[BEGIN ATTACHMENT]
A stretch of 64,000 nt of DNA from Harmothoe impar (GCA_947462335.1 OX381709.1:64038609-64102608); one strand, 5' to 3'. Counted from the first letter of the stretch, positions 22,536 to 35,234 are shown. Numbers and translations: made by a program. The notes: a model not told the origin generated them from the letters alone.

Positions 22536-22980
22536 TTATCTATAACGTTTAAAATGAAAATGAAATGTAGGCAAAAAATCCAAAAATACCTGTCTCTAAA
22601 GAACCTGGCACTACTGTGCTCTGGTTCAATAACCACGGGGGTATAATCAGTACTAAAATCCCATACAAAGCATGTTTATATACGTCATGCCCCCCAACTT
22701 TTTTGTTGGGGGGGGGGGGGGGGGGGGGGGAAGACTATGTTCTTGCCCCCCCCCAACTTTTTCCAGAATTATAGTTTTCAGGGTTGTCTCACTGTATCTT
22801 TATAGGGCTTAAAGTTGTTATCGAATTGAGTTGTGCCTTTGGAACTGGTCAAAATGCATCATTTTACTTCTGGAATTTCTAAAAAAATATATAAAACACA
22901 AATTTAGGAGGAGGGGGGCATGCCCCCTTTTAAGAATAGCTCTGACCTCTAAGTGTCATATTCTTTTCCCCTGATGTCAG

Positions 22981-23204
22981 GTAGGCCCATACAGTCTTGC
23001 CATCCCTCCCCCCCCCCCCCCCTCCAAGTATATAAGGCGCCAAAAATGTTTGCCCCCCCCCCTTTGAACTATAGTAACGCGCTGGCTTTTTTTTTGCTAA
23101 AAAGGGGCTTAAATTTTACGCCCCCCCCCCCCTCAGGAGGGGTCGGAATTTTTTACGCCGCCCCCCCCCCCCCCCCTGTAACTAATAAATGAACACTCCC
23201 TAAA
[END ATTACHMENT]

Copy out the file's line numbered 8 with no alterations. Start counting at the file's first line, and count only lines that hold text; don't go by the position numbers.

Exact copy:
Positions 22981-23204